Started by RaptorRed, October 14, 2004, 05:19:26 PM

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What would be the expected life span of a cdrom?

Mine has quit reading and is about 3 years old. That sound about right?
It is a Maxtor 52X.
I'm not as good as I once was, but I'm as good once as I ever was.


Seems a bit short, but I wouldn't be suprised either.

I currently have a 52x noname and a hp burner that are both 4-5 years old and working fine.
LiveTAG: happydog


I have a double speed CD that requires its own ISA card, and its been running on my 486 since 1994.  So it really depends on your use (i.e. time using it, temperature, dust, etc.)
What's Cooking at Hacienda de Bolas del Peligro?

PC: Tomb Raider | Xbox360: GTA V | PS3: Infamous 2, Ni No Kuni

Knightshade Dragon

I run a Plextor 54x since they released them and it works like a charm.  I was running a Kenwood of similar spec for a long time till Safedisc screwed that up.
Ron Burke
EiC, Director of Gaming Trend
Gaming Trend
PS4 Tag: GamingTrend


If you think about it, it has a lot of moving parts under lots of stress.   Luckily it's a pretty cheap thing to replace.  Plus it's a good excuse to get a DVD Drive!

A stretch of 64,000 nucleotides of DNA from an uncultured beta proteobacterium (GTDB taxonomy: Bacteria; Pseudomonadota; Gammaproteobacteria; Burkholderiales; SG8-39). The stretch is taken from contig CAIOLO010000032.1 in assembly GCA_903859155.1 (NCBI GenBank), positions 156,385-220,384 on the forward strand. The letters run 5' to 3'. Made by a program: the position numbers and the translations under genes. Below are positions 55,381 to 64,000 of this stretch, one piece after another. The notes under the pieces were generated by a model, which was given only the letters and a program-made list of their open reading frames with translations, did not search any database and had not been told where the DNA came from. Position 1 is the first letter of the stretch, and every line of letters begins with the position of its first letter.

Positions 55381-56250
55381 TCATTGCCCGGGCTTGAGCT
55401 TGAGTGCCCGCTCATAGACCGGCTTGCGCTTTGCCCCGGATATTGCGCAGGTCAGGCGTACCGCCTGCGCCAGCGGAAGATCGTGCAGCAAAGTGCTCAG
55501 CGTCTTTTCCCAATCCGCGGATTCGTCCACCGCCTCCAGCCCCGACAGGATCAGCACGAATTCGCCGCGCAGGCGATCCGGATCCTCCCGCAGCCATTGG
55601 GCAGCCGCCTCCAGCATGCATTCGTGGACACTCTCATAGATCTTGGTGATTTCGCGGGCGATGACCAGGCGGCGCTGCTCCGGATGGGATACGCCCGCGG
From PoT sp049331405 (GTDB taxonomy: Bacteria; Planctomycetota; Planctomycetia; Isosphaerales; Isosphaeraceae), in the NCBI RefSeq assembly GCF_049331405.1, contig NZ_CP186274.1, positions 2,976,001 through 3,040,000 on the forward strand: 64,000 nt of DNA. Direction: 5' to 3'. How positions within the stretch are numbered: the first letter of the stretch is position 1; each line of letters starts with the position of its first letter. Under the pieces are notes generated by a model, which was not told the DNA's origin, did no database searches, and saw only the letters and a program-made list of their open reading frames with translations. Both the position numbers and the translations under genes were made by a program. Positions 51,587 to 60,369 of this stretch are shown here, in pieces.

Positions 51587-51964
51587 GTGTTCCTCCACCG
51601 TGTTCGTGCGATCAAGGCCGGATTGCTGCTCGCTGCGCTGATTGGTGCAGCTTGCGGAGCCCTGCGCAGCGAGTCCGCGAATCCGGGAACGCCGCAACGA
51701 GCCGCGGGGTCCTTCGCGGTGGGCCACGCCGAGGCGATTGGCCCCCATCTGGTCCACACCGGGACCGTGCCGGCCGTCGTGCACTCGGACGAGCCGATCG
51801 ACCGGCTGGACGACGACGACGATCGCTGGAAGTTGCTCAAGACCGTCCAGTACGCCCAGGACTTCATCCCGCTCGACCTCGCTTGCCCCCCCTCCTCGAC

Hey KD, I had a 72x Kenwood that I loved and then one day it just quit working.  It made me very sad since it was the fastest drive I'd ever seen.  What exactly do you mean that Safedisc screwed yours up?  I'm kinda looking for a possible explanation as to why mine died (*sob*).


My kenwood 72x had problems with the copy protection on diablo 2 (and a couple others) so I removed it. The reliability on cdroms seems to be all over the map but they're just throwaway items anymore...


Dust.  Dust dust dust dust dust.

Fastest way to kill a CD-ROM drive, excepting hard shocks (which a desktop shouldn't be taking).  Blow out your case with compressed air every so often; get all those little nooks and crannies.  Between lasers and moving parts, dust can wreak a lot of havoc.

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